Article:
This presentation was created to educate first year English Composition students to learn how to apply a sense of style to their writing. According to Stacy London and Clinton Kelly of TLC's What Not to Wear, there are four rules that apply to great fashion: color, pattern, texture, and shine. I came up with four rules for stylish writing:
1: Appropriateness: You wouldn't wear your Halloween costume to a wedding, or a tuxedo to the beach. You dress differently for different functions to remain appropriate. This applies in writing, too. Your writing should match the situation. Don't use "text speak" in a paper for your English Composition class, and don't use Middle English in texts to your friends.
2. Function: The function of a belt is to hold up pants, but belts can still look good. Your writing should be functional as well; it needs to clearly convey a message, appeal to the logos, pathos, and ethos of your audience, and it should make you look good.
3. Accessorize: Jewelry, hairpieces, hats, and yes, belts can all be used to top off a great outfit and give it flair. In writing we use research to give our arguments flair. Good, properly cited research looks impressive and can help support and inform all kinds of writing, similar to how a beautiful sparkling brooch or diamond earrings can give an outfit an expensive shine. Poor research that is not properly cited looks cheap like jewelry from Claire’s.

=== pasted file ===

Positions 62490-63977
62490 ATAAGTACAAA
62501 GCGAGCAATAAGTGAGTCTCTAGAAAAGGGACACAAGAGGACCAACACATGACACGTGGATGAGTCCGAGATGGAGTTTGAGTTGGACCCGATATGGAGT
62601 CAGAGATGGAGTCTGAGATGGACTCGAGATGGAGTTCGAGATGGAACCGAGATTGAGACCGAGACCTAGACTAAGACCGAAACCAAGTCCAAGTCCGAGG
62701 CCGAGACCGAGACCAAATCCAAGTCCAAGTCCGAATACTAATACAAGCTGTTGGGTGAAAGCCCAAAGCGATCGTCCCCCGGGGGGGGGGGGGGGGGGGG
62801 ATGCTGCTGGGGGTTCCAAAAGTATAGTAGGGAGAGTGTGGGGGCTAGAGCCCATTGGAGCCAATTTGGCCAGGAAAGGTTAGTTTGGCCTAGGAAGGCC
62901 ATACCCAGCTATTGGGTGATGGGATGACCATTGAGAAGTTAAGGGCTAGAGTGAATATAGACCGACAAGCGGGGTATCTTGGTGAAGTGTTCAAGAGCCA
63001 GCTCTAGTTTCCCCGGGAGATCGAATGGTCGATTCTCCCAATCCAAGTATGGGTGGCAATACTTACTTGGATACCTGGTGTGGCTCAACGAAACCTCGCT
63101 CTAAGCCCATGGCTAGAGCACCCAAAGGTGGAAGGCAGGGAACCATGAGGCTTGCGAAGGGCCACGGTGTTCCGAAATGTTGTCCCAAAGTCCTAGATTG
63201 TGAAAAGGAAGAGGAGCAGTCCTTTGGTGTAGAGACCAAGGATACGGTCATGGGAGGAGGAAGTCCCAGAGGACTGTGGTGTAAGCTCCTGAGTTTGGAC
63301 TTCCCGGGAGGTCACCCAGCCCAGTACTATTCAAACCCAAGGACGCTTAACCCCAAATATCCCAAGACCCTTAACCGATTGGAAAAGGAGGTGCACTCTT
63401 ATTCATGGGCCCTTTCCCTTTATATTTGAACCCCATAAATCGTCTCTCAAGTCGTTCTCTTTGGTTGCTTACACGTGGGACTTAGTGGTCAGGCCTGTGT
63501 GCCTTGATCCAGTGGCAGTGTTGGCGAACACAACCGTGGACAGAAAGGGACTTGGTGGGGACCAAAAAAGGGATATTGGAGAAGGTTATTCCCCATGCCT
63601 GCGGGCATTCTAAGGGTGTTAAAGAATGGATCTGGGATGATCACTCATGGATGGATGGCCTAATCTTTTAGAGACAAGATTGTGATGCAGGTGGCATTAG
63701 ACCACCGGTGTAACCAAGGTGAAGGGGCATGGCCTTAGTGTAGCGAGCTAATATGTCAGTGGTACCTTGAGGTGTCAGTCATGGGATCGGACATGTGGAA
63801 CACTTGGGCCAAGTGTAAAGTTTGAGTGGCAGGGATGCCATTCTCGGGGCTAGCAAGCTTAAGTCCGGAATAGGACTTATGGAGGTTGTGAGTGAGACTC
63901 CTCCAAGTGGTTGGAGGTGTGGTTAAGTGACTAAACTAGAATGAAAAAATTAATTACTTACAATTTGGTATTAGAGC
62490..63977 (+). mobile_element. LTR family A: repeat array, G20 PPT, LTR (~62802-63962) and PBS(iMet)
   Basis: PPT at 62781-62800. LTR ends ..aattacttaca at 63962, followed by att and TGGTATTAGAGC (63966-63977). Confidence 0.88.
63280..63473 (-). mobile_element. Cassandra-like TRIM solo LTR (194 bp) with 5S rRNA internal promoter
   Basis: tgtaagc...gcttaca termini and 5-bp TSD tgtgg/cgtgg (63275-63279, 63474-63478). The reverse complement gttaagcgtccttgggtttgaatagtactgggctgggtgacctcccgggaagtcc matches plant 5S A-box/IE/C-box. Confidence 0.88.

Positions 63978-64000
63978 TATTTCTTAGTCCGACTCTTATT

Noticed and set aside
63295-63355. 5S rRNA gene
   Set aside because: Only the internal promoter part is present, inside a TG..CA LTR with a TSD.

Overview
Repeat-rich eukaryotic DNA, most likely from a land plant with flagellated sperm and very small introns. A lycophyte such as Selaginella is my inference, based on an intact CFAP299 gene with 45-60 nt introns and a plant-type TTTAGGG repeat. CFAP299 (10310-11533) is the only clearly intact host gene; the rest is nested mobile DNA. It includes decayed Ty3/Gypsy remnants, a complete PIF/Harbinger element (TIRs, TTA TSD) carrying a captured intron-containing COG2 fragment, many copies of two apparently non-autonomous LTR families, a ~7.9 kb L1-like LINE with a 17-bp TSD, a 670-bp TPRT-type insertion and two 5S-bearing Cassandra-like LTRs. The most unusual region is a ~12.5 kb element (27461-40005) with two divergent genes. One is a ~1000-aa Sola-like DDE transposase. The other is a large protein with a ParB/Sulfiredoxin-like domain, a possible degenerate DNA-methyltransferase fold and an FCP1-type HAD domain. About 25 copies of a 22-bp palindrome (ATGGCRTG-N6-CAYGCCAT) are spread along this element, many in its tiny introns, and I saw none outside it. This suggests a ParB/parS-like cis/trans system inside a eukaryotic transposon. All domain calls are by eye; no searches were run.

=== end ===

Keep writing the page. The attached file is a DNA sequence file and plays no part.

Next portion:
4. Polish: Makeup, nail polish, hair serum, and dry cleaning are all ways we add polish to our look. Proofreading for errors and producing clean, concise work is how we add polish to our writing. In both cases, you’re cleaning up the blemishes.
Clipping is a handy way to collect important slides you want to go back to later.